A Note from Barbara:
When my son Samuel shared this six-part series with our team, there was some vying for which website would run it first, Ever Thine Home or The Raineys. As you can see, Ever Thine Home won our little team debate!
I am so happy to share Samuel’s first marriage tool with all of you. Samuel does a great job laying out common issues most marriages face and some very practical ways to deal with them over the rest of this week. I also want to encourage you and your friends to subscribe to Barbara’s Friends and Family so you can read all six! Plus all my new content slated for this fall.
Remember you can always enjoy a free week trial to get a chance to read all six tools plus check out everything I’ve done this year for Barbara’s Friends and Family.
I’ve broken many bones in my body, but there was a stretch of three consecutive years when I broke an arm. If you’ve ever broken a bone you know that the healing process is neither fun nor fast. It’s painful, it takes time, and it usually requires the help of others. Yet when the healing is done well, the place where the break occurred will usually become the strongest part of the bone.
The problem with an incorrect healing process is that when the bone heals without an external aid, it ends up healing incorrectly. This is why my left pointer finger is crooked: I didn’t seek help when I broke it while wrestling with my boys over 15 years ago.
Like the bones in our body, a relationship cannot stand without the bones of trust. Unfortunately these bones get broken, just like those in our body. It’s painful when breaks occur in a relationship. Sometimes the healing process feels more painful than the break itself.
Most relationship issues I encounter in my counseling office are a result of broken trust. Stories like infidelity, workaholism, addictions, lying, gambling, and many other life changing situations. How we handle money is another common story of broken trust, and that’s why Rashad and Susanna called me.
They sat down on opposite ends of the couch, turned off their phones, and stared at me. After a moment of waiting to see if either of them would talk about why they were here, I asked how I could be of help. Susanna quickly took the opportunity to speak and over the next few minutes described the ups and downs of their 13-year marriage. She described how great they do together when they’re on vacation or away from the everyday stressors of their three kids and two dogs.
All of what she was saying sounded like pretty common marriage challenges, but I had a sense that there was something bigger concerning them. She finished her recap and looked at Rashad. He sharply asked her if that was all that she was going to share. Looking somewhat defeated, she said that he could share the rest.
“She’s a shopaholic, and has been lying to me about money for years,” he said. “We’ve been dealing with this issue for our entire marriage. She keeps promising she’ll stop, and just last week I found another credit card with over $11,000 of charges. I just can’t trust her anymore.”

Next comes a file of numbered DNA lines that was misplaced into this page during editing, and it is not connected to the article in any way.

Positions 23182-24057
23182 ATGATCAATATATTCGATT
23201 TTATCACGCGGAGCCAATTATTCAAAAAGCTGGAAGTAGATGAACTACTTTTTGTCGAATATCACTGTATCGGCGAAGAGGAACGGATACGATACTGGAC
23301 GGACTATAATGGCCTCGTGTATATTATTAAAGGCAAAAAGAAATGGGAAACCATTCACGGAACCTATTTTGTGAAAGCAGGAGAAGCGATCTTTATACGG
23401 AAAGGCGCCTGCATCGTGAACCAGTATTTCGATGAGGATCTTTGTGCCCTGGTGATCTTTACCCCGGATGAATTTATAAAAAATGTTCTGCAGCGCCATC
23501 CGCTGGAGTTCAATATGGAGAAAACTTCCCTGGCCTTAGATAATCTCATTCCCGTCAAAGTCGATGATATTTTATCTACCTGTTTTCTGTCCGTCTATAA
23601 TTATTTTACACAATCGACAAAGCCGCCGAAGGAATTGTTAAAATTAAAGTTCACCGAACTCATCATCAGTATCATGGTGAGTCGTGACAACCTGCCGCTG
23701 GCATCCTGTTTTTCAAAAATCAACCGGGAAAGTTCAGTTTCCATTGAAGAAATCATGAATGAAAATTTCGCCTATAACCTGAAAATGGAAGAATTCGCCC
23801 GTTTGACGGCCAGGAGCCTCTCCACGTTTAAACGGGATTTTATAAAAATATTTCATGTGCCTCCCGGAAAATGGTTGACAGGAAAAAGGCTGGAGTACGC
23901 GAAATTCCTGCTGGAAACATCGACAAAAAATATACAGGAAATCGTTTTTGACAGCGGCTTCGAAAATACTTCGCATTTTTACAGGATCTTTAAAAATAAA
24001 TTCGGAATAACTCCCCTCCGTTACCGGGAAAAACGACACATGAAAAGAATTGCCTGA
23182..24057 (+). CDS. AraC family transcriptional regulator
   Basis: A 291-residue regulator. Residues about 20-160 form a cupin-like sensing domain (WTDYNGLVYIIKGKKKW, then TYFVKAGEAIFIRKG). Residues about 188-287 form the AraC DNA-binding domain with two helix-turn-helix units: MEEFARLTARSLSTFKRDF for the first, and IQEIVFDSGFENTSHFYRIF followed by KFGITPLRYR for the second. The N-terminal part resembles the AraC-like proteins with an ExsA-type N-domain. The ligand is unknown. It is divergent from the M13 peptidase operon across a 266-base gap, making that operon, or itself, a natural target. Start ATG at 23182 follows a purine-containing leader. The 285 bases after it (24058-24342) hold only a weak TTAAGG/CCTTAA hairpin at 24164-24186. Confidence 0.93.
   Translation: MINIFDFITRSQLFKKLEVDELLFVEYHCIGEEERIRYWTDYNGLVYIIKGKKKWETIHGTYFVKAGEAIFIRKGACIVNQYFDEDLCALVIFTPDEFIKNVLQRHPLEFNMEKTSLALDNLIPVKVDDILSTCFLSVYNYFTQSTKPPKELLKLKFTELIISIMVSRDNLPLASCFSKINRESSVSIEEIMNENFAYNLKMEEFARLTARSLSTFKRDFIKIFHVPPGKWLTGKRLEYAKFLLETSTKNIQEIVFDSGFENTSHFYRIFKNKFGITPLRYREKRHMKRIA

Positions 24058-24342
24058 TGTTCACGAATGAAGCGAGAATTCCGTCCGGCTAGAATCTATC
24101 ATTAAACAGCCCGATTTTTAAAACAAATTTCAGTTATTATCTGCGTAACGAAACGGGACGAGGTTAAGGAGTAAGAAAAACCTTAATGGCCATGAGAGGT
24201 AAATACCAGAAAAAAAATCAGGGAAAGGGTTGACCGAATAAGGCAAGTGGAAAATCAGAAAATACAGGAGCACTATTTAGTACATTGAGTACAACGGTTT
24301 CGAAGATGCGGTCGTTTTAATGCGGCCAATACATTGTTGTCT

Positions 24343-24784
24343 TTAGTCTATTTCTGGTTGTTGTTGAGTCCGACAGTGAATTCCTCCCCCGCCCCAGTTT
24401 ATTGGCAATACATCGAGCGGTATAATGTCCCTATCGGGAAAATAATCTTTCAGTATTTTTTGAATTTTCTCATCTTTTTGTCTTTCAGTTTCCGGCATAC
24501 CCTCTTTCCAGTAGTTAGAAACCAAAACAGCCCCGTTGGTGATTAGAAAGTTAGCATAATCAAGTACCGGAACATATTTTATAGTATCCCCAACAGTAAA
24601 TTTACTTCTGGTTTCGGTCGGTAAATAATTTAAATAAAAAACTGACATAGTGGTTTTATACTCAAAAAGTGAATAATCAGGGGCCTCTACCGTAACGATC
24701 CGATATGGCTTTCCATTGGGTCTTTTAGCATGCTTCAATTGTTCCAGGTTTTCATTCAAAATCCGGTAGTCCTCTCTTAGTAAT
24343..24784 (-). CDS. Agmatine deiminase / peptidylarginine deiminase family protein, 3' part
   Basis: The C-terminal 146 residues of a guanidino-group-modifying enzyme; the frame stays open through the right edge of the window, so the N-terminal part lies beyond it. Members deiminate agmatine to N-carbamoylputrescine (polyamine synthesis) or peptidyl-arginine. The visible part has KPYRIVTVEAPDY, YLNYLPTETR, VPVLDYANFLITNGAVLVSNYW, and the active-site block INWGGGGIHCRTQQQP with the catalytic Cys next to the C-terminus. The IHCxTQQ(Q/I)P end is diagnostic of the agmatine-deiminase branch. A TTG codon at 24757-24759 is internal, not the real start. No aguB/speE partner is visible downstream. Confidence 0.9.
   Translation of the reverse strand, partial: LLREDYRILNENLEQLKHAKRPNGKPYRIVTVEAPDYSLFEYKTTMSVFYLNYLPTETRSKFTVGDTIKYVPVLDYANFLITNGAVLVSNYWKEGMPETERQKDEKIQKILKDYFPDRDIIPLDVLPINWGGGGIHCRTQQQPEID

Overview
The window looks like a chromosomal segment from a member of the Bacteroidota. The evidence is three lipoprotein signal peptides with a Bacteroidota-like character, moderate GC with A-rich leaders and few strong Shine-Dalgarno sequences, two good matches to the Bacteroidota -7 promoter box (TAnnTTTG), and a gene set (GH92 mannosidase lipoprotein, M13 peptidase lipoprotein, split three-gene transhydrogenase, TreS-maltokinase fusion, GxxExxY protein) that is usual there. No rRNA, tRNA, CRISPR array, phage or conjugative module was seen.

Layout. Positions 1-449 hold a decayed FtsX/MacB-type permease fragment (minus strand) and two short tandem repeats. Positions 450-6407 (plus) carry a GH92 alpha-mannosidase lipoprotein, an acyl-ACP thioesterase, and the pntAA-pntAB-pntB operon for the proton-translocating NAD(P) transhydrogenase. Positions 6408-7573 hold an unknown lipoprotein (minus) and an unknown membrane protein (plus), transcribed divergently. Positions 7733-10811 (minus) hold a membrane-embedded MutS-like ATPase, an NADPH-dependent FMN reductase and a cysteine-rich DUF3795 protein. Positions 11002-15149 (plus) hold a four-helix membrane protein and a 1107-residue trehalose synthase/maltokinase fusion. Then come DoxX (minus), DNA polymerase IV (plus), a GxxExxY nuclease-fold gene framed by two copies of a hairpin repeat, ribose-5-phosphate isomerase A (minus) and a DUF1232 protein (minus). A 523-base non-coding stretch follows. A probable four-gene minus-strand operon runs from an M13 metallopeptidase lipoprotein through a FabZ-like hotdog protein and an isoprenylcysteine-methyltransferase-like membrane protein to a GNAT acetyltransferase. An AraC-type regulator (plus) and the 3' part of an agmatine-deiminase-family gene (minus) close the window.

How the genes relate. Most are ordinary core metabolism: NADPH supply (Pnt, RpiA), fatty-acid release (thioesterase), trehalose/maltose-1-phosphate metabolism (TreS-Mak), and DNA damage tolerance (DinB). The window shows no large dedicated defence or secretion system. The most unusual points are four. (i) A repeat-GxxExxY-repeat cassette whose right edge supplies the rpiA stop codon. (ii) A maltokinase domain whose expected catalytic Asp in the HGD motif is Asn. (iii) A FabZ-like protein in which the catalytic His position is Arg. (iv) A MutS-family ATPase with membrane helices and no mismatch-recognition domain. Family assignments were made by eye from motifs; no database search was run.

Over the years, Rashad and Susanna had met several times with their pastor on this issue. But the problem persisted. Rashad would say, “How can I trust her if she keeps doing it?” To which she would respond, “I promise that I won’t do it again!”
One of the most beautiful, yet difficult, realities as followers of Jesus is that we are called to forgive others. Ephesians 4:32 says this, “Be kind and compassionate to one another, forgiving each other, just as in Christ God forgave you” (NIV).
Forgiveness is really hard to give when the behaviors of the other person don’t seem to be changing. Rashad and Susanna kept showing up week after week, and after almost a year of working together they were able to reconcile in a way that neither of them had experienced before. From my seat, there were two reasons they had this new experience of forgiveness.
First, early on it became clear that Susanna’s way of coping with painful and stressful challenges in life was to shop. She realized that her shopping addiction started in college when her parents divorced and then declared bankruptcy. Identifying this helped Rashad to see that her lying and spending was not about her being a malicious person; she was reacting to a lot of pain. He found compassion for her, which helped to quiet his feelings of anger and resentment.
Second, Susanna worked really, really hard at following the plan we developed for rebuilding his trust. She didn’t do it perfectly. Yet over time she grew more able to get back on the plan. Rashad began to trust her more each day because he saw that she was truly putting in the work we had all agreed upon.
I heard a biblical scholar talk about how the Psalms follow a repetitive structure and process. There are Psalms of orientation, dis-orientation, and re-orientation. When tragedy happens in life, we get disoriented. Rebuilding trust in relationships is the process of reorientation. Discovering a new way to relate. So many people get caught up in trying to “get back to the way it used to be” thereby missing the opportunity to heal what’s been broken.